Address: Osiedle Centrum C 1

Opening hours: Mon-Tue 08:00-18:00


Restaurant Stylowa in Nowa Huta

If you want to discover a real icon of the Socialist culinary Poland, then you should visit this restaurant in Krakóws East. I wouldn’t really call it excellent or legendary or great. Noone really knows why it even became that popular. Well, some say it is a little nostalgic place of frozen time. And as frozen as history is here, as cold is the service.


You will find Restauracja Stylowa, which translates into “Restaurant Style”, just in the heart of the Socialist planned settlement of Nowa Huta, right on Osiedle Centrum C. When I came there the first time, I decided to sit outside and enjoy the view onto the mostly Stalinist facades, contemplating about how life must have been in the perfect Socialist world.

Stylowa interior

And you can actually contemplate a lot, since no waiter would possibly dare to interrupt your thought. Heavily waving your hands helps after a while and you might get the staff’s attention. Honestly, this rude type of service seems to be a bit of a show though. Once the staff comes to you, they’re maybe a bit snippy, but eventually helpful.

Nowa Huta restaurant table with view of statue

Generally, I would recommend the pierogi ruskie here, which since the Russian war in Ukraine might have changed to “Ukrainian pierogi”. If you want cream with it, insist on it. It’s definitely not included. And maybe learn the Polish name “Śmietana”, so you can order it without making the waiter run away from your English.

After that, you should definitely have a look inside. Then you will certainly understand, what I mean by frozen in time: The furniture, the lamp shades, the curtains - not saying they are 50 years old, but they well might be.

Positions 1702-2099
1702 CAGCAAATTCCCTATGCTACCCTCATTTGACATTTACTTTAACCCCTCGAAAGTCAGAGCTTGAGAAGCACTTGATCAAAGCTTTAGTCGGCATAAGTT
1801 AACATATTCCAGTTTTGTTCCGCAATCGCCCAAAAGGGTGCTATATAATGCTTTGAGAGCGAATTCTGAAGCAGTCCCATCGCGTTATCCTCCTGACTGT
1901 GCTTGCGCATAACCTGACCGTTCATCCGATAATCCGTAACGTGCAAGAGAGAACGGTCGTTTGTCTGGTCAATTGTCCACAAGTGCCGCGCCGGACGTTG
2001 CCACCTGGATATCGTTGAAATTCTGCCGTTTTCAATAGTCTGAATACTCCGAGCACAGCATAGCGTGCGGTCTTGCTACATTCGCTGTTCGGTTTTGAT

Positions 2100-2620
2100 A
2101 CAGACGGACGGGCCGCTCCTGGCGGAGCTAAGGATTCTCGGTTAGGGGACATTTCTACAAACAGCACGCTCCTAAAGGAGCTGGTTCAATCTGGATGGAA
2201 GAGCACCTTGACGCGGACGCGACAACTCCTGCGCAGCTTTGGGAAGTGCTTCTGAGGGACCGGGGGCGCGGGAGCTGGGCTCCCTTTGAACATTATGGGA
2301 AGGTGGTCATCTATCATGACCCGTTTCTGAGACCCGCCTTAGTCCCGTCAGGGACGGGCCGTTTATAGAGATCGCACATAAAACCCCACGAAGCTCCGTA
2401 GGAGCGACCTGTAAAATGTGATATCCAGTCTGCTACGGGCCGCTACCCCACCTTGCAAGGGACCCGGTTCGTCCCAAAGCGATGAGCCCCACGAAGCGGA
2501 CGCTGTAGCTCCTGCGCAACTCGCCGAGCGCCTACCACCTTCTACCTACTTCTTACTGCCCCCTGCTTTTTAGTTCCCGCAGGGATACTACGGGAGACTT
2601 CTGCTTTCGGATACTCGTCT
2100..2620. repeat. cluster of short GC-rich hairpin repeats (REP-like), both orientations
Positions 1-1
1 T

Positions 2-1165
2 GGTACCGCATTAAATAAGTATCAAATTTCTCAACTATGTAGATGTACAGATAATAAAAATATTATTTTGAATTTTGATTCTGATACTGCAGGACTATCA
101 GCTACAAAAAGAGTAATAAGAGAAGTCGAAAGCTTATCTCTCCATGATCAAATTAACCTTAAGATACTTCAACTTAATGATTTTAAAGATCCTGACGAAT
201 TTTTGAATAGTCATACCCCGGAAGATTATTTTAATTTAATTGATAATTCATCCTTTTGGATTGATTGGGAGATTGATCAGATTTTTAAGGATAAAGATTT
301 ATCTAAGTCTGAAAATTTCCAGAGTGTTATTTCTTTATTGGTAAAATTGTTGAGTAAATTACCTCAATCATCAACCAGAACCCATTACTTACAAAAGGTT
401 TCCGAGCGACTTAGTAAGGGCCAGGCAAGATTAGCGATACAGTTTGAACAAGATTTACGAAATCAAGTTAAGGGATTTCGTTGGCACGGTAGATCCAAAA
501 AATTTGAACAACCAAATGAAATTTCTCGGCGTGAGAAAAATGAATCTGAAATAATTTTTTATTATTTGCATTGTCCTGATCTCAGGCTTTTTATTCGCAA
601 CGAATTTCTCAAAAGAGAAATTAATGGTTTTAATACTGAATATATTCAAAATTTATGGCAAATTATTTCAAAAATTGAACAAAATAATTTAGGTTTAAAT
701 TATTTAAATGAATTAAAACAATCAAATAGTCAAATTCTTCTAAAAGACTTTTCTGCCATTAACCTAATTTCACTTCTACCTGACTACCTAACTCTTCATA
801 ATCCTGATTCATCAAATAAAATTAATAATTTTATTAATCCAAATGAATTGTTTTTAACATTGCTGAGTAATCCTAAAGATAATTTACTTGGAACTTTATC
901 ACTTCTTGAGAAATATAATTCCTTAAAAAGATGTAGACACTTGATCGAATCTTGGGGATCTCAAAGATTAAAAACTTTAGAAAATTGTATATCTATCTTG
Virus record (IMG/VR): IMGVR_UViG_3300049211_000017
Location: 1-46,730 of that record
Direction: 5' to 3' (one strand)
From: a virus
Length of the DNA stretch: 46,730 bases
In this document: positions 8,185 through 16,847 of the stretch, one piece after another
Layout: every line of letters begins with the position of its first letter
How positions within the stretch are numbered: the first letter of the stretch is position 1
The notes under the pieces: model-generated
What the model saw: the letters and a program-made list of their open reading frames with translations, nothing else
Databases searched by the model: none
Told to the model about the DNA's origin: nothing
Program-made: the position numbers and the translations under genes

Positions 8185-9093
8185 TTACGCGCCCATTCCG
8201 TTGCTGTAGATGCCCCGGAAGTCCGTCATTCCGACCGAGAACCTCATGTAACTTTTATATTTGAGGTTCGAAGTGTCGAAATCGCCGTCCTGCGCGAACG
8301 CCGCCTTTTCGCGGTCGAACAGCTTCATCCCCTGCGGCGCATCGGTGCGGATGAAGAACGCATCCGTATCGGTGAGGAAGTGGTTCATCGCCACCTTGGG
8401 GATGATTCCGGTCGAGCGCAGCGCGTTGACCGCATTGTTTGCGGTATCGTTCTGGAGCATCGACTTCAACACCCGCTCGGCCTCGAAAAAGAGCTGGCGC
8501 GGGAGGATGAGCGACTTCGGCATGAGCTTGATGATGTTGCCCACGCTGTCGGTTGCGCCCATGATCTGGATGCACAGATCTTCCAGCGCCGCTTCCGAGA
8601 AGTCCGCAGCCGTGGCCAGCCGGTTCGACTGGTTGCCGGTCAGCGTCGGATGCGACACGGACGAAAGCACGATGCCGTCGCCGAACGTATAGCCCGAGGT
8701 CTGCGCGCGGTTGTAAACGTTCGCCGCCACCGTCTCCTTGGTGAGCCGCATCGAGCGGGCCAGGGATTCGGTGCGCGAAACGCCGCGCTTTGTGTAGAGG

Address: os. Centrum C 3

Opening hours: daily 10:00-22:00


Kazimierz Food Square at the Old Synagogue

Modern international cuisine from burgers to pierogi and tacos waits for you at the Kazimierz Food Square right next to the Old Synagogue. Before you go to enjoy your snacks there, you should have a little look at the parking lot behind the synagogue. From here you can spot one of the most amazing murals on the huge brick walls near Dajwór street. It commemorates the Bosak family, who lived in this part of Kazimierz since 1633 and were extinguished by the Nazis during the holocaust.

The food square eventually hides behind a packing station of the Polish post. For a rather quick snack, you can check out Ur’Tacos Kraków, a food stall that prepares French tacos - yes, French tacos, also known as matelas, and because they’re French, they should be filled with loads of cheese. Just that in Kraków they’re not. Instead, Ur’Tacos at Kazimierz Food Square decided to fill them with anything from chicken curry to Mediterranean falafels, North African merguez sausages and shawarma. Sounds pretty eclectic, but to be fair, it’s actually delicious and a perfect choice for a hangover day or right after leaving one of the best bars of Kraków.